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Choosing a Proper Court


Choosing a Proper Court

The Three Rings Reconsidered


A major purpose of this book is to introduce procedural concepts, such as personal jurisdiction, subject matter jurisdiction, and venue, and to illustrate their operation through a variety of examples. However, an equally important goal is to help you to see the interrelatedness of things, to explore how these procedural doctrines interact to form a rather elegant system for adjudication of law suits. This chapter reconsiders the three rings analyzed in earlier chapters in order to emphasize how these separate constraints operate together to circumscribe the plaintiff’s choice of a proper forum.

As a preliminary matter it is important to reemphasize that all three of these prerequisites must be satisfied in order to bring suit in a particular forum. It is no answer to an objection to personal jurisdiction that diversity (or some other basis for subject matter jurisdiction) is present or that the venue provisions of 28 U.S.C. §1391 are satisfied. Each of the three doctrines has a different legal source, serves a distinct purpose, and employs a different standard. The limits on federal subject matter jurisdiction are found in Article III, §2 of the Constitution, which authorizes federal jurisdiction over certain limited types of cases, and federal jurisdictional statutes. Personal jurisdiction, on the other hand, arises from due process limitations in the Fourteenth Amendment and limits the power of states to require out-of-state defendants to defend suits in their courts. The third ring, venue, does not have a constitutional source: It is a statutory limit that imposes separate constraints on the place of trial to protect parties from inconvenient litigation.

While the three rings are distinct, the potential for confusing them is great because the standards that govern personal jurisdiction, subject matter jurisdiction, and venue are closely related. For example, the concept of domicile may be relevant to analysis of all three rings. Courts use domicile to determine the state citizenship of individuals (that is, natural persons) under 28 U.S.C. §1332(a)(1), the basic diversity provision. Domicile in the forum state is also a proper basis for exercising personal jurisdiction over an individual defendant. Milliken v. Meyer, 311 U.S. 457 (1940). Finally, domicile is relevant (with a twist) to venue because 28 U.S.C. §1391(c)(1) provides that an individual “resides” under the venue statute in the judicial district where he is domiciled. (The “twist” is that venue focuses on the particular district within the state in which the individual has his domicile, not in the entire state.)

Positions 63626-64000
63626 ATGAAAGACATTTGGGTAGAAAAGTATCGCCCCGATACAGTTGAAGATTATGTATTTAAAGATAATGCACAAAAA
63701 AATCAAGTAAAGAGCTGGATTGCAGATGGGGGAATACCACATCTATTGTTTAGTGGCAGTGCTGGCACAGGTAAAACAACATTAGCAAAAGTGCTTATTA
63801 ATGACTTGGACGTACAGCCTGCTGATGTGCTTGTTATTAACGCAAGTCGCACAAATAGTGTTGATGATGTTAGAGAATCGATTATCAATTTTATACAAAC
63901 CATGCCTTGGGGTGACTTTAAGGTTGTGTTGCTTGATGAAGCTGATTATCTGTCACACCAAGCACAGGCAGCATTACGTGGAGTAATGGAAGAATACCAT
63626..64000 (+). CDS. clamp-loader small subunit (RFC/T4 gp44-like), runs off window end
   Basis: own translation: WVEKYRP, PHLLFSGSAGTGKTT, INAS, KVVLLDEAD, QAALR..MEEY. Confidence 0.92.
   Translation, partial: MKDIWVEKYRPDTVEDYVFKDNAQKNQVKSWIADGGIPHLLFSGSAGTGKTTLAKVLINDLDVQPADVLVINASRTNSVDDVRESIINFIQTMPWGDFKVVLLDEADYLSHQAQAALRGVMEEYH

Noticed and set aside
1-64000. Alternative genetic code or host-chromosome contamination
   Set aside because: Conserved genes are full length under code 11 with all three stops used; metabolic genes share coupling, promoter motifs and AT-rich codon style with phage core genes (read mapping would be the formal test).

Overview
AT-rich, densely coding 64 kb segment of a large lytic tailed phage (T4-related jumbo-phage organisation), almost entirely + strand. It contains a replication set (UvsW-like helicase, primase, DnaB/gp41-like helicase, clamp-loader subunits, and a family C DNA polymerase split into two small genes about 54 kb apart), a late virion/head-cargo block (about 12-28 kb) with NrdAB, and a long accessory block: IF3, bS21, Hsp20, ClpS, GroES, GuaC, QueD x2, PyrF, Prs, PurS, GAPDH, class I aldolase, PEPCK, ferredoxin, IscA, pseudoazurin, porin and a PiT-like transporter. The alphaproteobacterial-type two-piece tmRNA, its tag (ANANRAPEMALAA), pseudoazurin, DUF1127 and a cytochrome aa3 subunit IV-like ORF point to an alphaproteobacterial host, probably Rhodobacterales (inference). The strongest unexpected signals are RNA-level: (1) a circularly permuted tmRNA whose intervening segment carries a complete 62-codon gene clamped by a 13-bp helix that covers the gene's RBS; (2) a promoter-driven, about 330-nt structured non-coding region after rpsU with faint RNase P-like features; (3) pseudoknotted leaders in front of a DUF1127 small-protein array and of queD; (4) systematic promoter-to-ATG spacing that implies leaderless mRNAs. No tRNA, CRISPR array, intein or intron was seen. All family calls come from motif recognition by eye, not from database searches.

The concept of domicile, in the traditional common law sense of a place of residence where one intends to remain indefinitely, does not apply to corporations because they cannot have intent in the same sense that individuals do. However, the analogous doctrines of corporate citizenship or presence within the state are also relevant to all three rings. For the purpose of establishing subject matter jurisdiction on the basis of diversity, a corporation is deemed to be a “citizen” of the state of its principal place of business, as well as the state where it is incorporated. 28 U.S.C. §1332(c)(1). To establish personal jurisdiction over corporations, however, the courts invoke the separate but confusingly similar concept of general in personam jurisdiction. Under general in personam jurisdiction analysis, a corporation is subject to personal jurisdiction in states in which it conducts substantial and continuous business activities. See Chapter 1, pp. 5-7.

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